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Old 09-07-2012, 11:24 AM   #21
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OK Flywright here we go.

The reference above cites 35MM as the standard wire size for a bank of batteries. Since I'm in the USA I tried to cross reference 35mm wire to AWG to see what size wire we're talking about.

Here's a link to the cross reference I found

American wire gauge - Wikipedia, the free encyclopedia

It appears that the 35MM wire cited in your post is somewhere between 1 and 2 AWG.

I believe that many of our house banks are similar to mine. I have four L16HC 6 volt batteries totaling 840 amp hours. They are interconnected with 4/0 AWG wire which is a heck of allot larger and much less resistance.

Normal charge rate for bulk charging is around 120 amps, then decreasing from there as the regulator switches modes.

Discharge rate for my bank averages about 25 amps.

While the article is interesting, and I enjoyed reading it on a professional level, it may not be as applicable to the actual use in our boats as it might at first glance seem.

One of the the specific reasons it may not be as applicable as it seems is that it uses 100 amps as a test amperage. That amperage is not valid for a long term discharge amperage, although is is partially valid for recharging.

Another reason is that as indicated above the wire sizes do not match the reality of medium to large battery bank installations normally found on at least larger boats. That wire size is not applicable for any sized boat with a 2KW inverter, as you need the larger wire to supply the full rated capacity of the inverter (even if you never plan on using that much inverter power).

These two issues, larger wire sizes, and smaller currents, significantly change the calculations the writer of that article made, and significantly reduce the real world issues associated with parallel battery installations.
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Old 09-07-2012, 12:11 PM   #22
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I am in the camp that believes that given proper cable gauge and minimal lengths, the difference is not enough to have a significant effect, especially with less than a very high current draw. Charging, there would be no effect whatsoever. I have a background and education in electronics and electrical circuits that supports this view.

Just to make things interesting, my boat was factory wired with the positive connections as in "method 1" and the negative side as in "method 3".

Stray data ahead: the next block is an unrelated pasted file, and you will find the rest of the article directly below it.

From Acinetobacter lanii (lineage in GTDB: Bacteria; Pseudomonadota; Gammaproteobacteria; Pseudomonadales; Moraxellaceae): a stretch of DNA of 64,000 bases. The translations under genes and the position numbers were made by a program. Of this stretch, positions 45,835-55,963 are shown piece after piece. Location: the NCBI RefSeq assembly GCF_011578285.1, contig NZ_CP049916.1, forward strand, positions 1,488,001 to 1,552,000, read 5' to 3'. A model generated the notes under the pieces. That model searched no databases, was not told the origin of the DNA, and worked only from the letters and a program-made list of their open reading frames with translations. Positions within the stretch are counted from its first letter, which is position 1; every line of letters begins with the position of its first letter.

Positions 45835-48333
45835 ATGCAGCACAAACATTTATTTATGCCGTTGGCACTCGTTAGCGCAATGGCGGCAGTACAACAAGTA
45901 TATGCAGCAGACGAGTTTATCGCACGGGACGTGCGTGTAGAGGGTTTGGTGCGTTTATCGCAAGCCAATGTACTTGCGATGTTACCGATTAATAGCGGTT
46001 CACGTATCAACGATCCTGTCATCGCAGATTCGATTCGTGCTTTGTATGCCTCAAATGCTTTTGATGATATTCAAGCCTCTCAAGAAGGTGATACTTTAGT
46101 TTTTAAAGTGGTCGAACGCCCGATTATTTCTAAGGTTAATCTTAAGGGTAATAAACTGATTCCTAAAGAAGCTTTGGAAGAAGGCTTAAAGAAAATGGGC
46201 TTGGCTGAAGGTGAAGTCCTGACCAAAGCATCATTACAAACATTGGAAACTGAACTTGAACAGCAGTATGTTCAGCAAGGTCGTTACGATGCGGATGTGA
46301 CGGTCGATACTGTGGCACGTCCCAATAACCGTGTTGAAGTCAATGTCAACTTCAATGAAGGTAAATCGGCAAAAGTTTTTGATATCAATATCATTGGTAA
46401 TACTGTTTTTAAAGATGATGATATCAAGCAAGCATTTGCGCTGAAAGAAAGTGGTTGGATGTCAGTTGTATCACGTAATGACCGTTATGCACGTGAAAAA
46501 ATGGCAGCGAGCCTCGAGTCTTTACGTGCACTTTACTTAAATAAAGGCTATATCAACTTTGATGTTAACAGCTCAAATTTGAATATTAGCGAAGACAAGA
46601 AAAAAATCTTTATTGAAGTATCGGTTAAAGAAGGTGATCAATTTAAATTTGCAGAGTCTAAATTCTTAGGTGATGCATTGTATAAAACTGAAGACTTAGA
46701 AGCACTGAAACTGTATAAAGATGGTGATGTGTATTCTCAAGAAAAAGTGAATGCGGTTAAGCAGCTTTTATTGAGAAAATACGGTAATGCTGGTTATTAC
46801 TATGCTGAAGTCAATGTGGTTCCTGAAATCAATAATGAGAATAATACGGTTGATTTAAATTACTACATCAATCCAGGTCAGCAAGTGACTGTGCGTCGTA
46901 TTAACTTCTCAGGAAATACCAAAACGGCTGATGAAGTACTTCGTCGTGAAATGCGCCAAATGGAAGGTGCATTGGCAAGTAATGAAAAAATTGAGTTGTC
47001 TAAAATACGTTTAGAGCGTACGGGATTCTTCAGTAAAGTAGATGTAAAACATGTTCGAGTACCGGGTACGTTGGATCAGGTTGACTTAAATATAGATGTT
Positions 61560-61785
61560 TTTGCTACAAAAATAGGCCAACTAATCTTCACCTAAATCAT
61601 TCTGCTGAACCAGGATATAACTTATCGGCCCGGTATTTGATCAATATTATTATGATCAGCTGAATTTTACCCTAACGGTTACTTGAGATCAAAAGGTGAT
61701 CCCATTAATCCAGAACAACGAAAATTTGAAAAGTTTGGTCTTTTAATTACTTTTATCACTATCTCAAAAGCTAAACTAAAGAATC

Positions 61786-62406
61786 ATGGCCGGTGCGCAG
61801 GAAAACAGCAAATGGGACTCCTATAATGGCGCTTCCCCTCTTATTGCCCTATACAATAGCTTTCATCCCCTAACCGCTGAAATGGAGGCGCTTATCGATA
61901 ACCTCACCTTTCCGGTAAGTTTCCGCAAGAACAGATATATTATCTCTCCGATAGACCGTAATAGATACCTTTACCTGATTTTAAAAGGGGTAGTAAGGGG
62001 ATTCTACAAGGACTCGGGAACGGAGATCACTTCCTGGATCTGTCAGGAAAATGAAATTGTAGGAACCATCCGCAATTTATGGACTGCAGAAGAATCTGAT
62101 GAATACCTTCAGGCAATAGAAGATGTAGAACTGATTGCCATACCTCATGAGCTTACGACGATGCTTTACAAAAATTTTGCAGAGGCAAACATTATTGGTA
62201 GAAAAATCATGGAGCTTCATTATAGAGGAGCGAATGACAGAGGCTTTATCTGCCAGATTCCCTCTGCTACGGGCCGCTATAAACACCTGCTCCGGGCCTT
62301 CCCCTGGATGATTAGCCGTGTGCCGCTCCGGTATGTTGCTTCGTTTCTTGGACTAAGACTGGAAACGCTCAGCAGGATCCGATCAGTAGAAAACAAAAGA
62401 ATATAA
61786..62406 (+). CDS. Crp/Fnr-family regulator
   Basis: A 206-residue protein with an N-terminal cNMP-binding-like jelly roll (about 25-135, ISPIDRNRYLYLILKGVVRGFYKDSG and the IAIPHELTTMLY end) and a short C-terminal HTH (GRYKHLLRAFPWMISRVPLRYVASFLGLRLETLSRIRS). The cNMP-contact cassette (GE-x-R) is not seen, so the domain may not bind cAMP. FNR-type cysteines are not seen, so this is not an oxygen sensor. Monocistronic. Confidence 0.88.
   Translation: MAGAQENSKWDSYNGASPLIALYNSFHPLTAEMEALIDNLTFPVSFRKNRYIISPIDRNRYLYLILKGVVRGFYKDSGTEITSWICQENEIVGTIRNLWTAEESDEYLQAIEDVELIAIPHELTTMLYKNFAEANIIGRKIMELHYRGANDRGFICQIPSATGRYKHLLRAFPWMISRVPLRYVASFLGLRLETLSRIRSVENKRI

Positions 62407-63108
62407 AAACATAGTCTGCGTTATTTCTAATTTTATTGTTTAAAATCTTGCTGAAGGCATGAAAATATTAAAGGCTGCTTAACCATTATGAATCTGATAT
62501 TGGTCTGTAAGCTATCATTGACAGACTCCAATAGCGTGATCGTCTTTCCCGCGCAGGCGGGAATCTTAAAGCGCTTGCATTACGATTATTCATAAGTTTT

If you combine batteries that are not in close proximity to each other, the cable resistance would indeed have an effect.
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Old 09-07-2012, 12:15 PM   #23
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ksanders, You may be right on the cable size issue. Mine are also oversized, but that does not change the voltage and load balancing advantage one gets from properly connecting the bank in series/parallel.

Within limits, I agree that when it comes to cable size, bigger is better.
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Old 09-07-2012, 12:37 PM   #24
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Over-sized wire? Been there, done that!

(4x6V wet cells with 000 wire with plans to add 2 more soon... 1xSeries32(?) starter... separate banks... 2xOn/Off switches w/single combine)
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Old 09-07-2012, 01:30 PM   #25
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Quote:
Originally Posted by ksanders View Post
OK Flywright here we go.

The reference above cites 35MM as the standard wire size for a bank of batteries. Since I'm in the USA I tried to cross reference 35mm wire to AWG to see what size wire we're talking about.

Here's a link to the cross reference I found

American wire gauge - Wikipedia, the free encyclopedia

It appears that the 35MM wire cited in your post is somewhere between 1 and 2 AWG.

I believe that many of our house banks are similar to mine. I have four L16HC 6 volt batteries totaling 840 amp hours. They are interconnected with 4/0 AWG wire which is a heck of allot larger and much less resistance.